Pressing the ‘delete’ button on the test automation backlog
monica914 060000WAY8 Comments (4) Visits (11766)
There’s been a refrain I’m hearing lately: “The team has six weeks of manual testing at the end of every release cycle. In order to get to continuous delivery, we have to address all this technical debt and automate those tests– we can’t possibly find enough time or resource to do that. “
Are you sure?
Right now you’re thinking this is going to be another one of those exhortations to prioritize technical debt because it’s killing the team. Nope. I’m suggesting you forget about it and consider a new future.
Let’s say the team can really get to small batches (we will deal with this assumption later, just play along for a minute). Delivering small amounts of code continuously shouldn’t require massive amounts of regression tests. There’s not much change in each batch, so there’s, um, not that much you can break.
Ah, you say, but you never know who might’ve broken what & we have these complicated products and I just don’t understand.
Imagine for a minute that you embrace this idea. The team is delivering small batches. Every time a line of code is committed an automated test is committed with it. Any time a piece of old code is touched, a new automated test is committed with it. [Sidebar: These automated tests are not lightweight unit tests; they are acceptance tests that emulate user activity.] Every delivery kicks off the pipeline & the tests are run automatically. It’s easy to tell which code change broke something. Let’s call this idea “rolling forward.” Don’t create any new technical debt.
Because the team is delivering all the time, if a problem is found in production, the fix can also be delivered quickly. So far, so good. But what if the problem found in production is a security breach? Or data corruption? Uh, oh, not so good.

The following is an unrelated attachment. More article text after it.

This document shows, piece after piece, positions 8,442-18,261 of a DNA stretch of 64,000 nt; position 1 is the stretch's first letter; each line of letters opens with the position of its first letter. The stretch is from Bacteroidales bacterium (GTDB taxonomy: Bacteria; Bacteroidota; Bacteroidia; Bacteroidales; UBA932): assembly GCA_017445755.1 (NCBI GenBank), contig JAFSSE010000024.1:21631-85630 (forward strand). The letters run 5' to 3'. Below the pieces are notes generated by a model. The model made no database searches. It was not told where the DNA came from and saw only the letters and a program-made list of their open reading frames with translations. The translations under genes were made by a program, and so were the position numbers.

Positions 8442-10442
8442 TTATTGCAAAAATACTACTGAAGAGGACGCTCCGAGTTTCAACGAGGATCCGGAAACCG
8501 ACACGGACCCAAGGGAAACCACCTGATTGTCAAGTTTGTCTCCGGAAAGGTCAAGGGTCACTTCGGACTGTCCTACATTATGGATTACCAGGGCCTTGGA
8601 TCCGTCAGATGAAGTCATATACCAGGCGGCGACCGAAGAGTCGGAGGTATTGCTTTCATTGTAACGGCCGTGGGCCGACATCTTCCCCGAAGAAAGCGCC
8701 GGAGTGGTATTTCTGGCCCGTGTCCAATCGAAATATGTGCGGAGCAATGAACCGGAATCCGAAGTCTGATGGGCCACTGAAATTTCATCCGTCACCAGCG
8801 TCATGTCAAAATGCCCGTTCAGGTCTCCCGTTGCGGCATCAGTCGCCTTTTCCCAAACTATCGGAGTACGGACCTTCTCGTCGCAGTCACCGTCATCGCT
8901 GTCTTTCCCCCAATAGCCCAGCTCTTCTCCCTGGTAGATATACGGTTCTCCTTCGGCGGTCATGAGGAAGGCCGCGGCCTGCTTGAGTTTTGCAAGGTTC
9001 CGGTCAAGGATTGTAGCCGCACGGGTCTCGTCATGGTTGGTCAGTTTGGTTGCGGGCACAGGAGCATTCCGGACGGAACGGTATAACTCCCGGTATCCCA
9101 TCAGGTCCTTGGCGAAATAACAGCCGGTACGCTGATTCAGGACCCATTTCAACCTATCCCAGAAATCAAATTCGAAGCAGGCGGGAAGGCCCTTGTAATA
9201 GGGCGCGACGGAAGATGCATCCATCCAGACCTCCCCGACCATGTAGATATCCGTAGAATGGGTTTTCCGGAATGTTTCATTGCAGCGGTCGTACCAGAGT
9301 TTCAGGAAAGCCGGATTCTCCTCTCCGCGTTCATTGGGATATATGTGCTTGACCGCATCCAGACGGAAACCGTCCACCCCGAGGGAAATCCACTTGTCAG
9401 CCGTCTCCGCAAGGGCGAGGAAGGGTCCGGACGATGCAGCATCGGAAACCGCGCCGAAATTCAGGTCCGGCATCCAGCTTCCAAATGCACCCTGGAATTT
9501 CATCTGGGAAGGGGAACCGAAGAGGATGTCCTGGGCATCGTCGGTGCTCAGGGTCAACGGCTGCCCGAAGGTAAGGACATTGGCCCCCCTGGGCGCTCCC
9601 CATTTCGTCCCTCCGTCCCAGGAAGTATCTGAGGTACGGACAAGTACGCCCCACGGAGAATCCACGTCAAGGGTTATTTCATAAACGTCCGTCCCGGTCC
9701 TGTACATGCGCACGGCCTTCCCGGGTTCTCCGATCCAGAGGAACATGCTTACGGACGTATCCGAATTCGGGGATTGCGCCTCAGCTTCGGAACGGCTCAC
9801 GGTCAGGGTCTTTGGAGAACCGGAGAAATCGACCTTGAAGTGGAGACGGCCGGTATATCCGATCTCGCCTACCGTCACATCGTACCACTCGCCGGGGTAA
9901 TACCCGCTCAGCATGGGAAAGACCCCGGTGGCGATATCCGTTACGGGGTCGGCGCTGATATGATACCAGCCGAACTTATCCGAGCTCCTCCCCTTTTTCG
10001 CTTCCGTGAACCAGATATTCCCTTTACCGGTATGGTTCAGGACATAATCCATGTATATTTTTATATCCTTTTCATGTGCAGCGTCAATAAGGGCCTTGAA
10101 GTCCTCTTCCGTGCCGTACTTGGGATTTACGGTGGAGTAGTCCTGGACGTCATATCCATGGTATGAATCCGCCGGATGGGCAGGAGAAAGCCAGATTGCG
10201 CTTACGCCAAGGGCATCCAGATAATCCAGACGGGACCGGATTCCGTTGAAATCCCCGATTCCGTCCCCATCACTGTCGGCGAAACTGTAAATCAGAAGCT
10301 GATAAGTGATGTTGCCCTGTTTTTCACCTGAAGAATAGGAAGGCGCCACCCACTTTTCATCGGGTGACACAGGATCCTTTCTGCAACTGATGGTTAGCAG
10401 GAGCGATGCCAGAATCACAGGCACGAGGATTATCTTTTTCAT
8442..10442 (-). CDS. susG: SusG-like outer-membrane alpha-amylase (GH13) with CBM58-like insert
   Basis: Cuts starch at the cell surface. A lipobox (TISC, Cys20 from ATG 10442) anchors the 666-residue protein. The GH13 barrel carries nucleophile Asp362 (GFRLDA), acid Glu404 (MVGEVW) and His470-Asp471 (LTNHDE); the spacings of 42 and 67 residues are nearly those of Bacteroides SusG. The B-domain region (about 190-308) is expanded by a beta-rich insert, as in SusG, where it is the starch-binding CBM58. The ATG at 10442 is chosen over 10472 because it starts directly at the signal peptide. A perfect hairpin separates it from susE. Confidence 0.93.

Now we do need to think about our test strategy and what test automation we need to have in order to succeed. This is going to be something far smaller than the bucket that takes 6 weeks manually. It’s going to be focused on the traditionally hardest areas to automate – the ones you can’t recover from. And there might be some fun ways to do this automation, like attempting to hack your app. Then again, it might be hard work that takes a big(ger) investment in automation. But consider the pay-off. These should be tests that find problems all the time, not stand-by functional tests that are not adding a lot of value. It may be that these tests are developed outside of the test frameworks for new code as those relate directly to application capability, which are often recoverable failures. Without question, though, you are automating tests that are important to the business rather than bringing forward old tests “just because.”
Now about that assumption – the team is delivering in small batches. You might have noticed some other assumptions (where is that developer committing that test to?). There are definitely some investments needed to be ready to roll forward. I have some thoughts about how to get your team there, hopefully avoiding some common pitfalls:
In addition, if you are lucky enough to be working on something where the application architecture is new or being revised, consider how you would automate your deployment and what is going to be the strategy for automating the tests when designing the architecture. For example, having an API layer that allows testing user flow through the application will save hundreds of hours of debugging false failures in test automation at the GUI layer.
If you’ve read this far, I hope you’re thinking about how you might apply these ideas to your project team or organization. Once you start thinking that not everything has to be done the old way, it can be freeing. Like the advice I got once from an Agile coach. I had about 500 emails when I got back from vacation. He said “Delete them all. If it’s important it will come up again.” So, I say delete those old regression tests and minimize your focus to the really bad-for-business problems (can’t actually wait for those to just come up again). You might find it liberating.
Once again - thanks to our "artist in residence" Darrel Rader for the illustration!